2M Storage Container

Member Article

Do I Need Planning Permission to Use a Shipping Container?

In the UK, whether you need planning permission to use a shipping container depends on the intended use and location of the container. If you plan to use the container as a permanent structure, such as a home or office, you will likely need planning permission from your local planning authority. However, if you are using the container temporarily, for storage or as a site office, you may not need planning permission.

As a general rule of thumb, the likelihood of planning permission being required increases significantly when a structure is converted from mobile (or portable) to static. This means that if you install a structure within the confines of your property that is considered mobile, it will most likely be considered temporary and will therefore be exempt from planning permission requirements.

Even so, it is typically the purpose for which a shipping container or used shipping container (or similar structure) will be used that will determine whether or not planning permission is needed.

When applying for planning permission for a shipping container, you will need to provide information about the proposed use of the container, its location and how it will be connected to services such as electricity and water. You may also need to provide information about how the container will be accessed and how it will be secured.

Building Regulations Approval

In addition to the standard planning permission application, you may also need to apply for building regulations approval. Building regulations approval is required for any new building or extension to an existing building, including shipping container conversions. The process involves submitting detailed plans and specifications for the proposed conversion to your local building control team. They will then assess the plans to ensure that they comply with building regulations and will issue a building regulations compliance certificate if they are satisfied.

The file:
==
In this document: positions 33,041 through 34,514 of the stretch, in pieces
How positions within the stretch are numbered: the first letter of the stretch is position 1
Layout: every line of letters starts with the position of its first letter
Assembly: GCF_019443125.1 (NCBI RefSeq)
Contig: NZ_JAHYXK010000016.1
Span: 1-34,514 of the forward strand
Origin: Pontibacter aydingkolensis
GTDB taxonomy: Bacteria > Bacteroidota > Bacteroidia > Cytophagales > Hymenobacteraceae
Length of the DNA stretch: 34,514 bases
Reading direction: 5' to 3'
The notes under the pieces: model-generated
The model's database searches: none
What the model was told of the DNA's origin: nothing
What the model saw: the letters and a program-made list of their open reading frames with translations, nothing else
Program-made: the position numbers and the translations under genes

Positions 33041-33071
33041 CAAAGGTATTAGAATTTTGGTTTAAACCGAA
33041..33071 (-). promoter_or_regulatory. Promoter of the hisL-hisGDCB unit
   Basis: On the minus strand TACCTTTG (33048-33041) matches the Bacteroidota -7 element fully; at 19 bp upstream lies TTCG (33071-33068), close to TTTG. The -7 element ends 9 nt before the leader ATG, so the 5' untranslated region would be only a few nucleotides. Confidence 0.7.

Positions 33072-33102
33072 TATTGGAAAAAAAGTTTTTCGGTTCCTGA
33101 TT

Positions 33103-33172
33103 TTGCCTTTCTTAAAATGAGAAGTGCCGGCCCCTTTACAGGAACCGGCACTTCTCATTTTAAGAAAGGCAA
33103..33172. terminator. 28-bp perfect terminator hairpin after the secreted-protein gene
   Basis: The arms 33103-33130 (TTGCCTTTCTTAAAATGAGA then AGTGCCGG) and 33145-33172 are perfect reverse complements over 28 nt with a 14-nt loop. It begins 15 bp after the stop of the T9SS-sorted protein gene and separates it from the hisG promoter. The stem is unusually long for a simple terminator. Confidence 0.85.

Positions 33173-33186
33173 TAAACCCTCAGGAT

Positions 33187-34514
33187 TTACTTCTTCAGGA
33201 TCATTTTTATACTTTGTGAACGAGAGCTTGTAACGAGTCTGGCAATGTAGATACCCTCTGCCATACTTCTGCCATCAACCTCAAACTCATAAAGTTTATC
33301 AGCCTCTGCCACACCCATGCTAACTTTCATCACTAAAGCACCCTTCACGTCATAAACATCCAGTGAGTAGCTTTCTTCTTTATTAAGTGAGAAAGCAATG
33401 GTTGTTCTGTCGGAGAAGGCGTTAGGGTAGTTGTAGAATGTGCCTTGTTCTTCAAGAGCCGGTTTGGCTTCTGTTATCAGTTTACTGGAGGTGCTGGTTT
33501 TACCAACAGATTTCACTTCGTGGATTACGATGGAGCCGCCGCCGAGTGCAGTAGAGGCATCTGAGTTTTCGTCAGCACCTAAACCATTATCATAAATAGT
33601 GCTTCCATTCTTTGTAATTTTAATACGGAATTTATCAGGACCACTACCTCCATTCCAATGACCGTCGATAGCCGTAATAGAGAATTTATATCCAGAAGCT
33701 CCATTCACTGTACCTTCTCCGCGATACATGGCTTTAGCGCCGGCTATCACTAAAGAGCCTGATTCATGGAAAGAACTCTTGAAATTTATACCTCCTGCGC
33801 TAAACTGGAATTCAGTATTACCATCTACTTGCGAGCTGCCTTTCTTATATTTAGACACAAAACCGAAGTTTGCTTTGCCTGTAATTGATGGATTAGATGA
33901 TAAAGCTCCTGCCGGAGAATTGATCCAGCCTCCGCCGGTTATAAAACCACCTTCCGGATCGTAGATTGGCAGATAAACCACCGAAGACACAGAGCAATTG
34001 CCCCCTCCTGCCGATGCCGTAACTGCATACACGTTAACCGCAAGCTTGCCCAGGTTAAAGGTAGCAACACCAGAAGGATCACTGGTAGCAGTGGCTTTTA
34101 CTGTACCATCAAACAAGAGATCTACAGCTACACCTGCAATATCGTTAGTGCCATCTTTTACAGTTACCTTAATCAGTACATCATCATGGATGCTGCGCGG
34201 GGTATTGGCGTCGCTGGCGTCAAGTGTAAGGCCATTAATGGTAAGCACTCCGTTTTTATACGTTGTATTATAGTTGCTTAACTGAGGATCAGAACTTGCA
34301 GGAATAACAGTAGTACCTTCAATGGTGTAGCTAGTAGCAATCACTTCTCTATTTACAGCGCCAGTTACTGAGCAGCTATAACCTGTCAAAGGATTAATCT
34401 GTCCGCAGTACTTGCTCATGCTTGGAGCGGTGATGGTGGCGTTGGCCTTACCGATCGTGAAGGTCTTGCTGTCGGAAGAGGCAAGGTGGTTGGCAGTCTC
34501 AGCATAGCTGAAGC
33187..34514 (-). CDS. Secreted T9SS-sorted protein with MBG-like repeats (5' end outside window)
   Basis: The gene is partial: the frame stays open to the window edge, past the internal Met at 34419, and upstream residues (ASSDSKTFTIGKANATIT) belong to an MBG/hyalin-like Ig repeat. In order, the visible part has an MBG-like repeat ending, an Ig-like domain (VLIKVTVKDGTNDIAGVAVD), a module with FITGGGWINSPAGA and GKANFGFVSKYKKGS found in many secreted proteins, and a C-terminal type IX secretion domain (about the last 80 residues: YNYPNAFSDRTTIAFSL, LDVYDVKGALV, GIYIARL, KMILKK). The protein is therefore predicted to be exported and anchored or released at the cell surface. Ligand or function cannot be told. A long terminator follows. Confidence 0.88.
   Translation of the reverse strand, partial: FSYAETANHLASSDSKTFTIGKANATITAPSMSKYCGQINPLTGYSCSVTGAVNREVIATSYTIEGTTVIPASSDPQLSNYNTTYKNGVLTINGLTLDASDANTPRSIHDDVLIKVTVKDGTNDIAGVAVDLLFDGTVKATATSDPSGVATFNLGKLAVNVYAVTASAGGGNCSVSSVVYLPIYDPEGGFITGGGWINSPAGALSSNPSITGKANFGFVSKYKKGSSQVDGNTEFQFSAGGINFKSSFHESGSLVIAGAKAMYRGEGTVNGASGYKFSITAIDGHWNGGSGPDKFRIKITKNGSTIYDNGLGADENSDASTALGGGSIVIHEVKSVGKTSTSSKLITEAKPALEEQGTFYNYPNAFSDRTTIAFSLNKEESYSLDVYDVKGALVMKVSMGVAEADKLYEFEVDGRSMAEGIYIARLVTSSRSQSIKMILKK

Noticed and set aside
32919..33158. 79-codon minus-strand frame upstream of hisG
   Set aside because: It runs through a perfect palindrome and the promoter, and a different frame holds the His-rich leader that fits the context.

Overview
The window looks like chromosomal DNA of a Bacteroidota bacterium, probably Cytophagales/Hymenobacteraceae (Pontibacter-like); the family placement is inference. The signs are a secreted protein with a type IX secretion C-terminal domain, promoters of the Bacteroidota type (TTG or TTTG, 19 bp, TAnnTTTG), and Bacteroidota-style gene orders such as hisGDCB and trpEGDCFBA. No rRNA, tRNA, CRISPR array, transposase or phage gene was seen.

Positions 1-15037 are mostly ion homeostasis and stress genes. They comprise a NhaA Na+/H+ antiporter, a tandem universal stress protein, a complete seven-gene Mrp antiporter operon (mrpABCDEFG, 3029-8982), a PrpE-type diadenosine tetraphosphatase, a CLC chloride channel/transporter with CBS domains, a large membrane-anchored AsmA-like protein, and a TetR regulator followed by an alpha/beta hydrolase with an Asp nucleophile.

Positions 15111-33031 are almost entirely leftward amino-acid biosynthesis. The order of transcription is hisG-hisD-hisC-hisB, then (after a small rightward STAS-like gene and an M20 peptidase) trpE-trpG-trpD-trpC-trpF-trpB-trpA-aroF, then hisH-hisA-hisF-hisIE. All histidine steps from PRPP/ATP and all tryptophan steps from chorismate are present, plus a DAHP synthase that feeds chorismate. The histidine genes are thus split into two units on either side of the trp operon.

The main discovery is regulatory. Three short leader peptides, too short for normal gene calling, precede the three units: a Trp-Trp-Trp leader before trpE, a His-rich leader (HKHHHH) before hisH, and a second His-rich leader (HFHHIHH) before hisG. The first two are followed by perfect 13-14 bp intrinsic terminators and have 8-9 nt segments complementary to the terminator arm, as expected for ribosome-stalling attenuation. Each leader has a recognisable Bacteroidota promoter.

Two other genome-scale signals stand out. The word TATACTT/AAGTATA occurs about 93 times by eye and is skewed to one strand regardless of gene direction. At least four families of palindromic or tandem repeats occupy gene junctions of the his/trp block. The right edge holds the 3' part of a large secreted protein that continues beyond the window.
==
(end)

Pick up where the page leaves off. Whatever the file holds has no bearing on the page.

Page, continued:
In some cases, you may also need to apply for other permissions, such as a change of use or a lawful development certificate. If you are planning to use the container as a dwelling, you may need to apply for planning permission for residential development. This requirement can also vary on the basis of the permanence or otherwise of the structure. It is not uncommon for shipping containers to be used as strictly temporary dwellings for workers on project sites, as well as for many other purposes.

This is why planning permission applications and requests for building regulations approval are considered on a case-by-case basis. Irrespective of how confident you are that your intended use for a shipping container negates the need for planning permission, it is still a good idea to check with your local council in advance.

Additional Regulations and Restrictions

It’s important to note that there may be additional regulations and restrictions that apply depending on the location of the flat pack container. For example, if the container is located in a conservation area or an area of outstanding natural beauty, there may be stricter planning rules in place.

It’s also worth noting that even if you don’t require planning permission, you should still inform your local planning authority of your plans. This will help ensure that there are no issues with your proposed use of the container and that it meets all relevant regulations.

In Summary… Adding a shipping container to your property can be a great way to make the best possible use of all available space. But depending on how you plan on using your shipping container, planning permission may be required, along with other types of approvals.

In general, if you are planning to use a shipping container as a permanent structure, such as a home or office, you will likely need planning permission. However, if you are using the container temporarily for storage or as a site office, you may not need planning permission.

It’s therefore best to check with your local planning authority to determine if you need planning permission for your specific case.

This was posted in Bdaily's Members' News section by iCONQUER Ltd .

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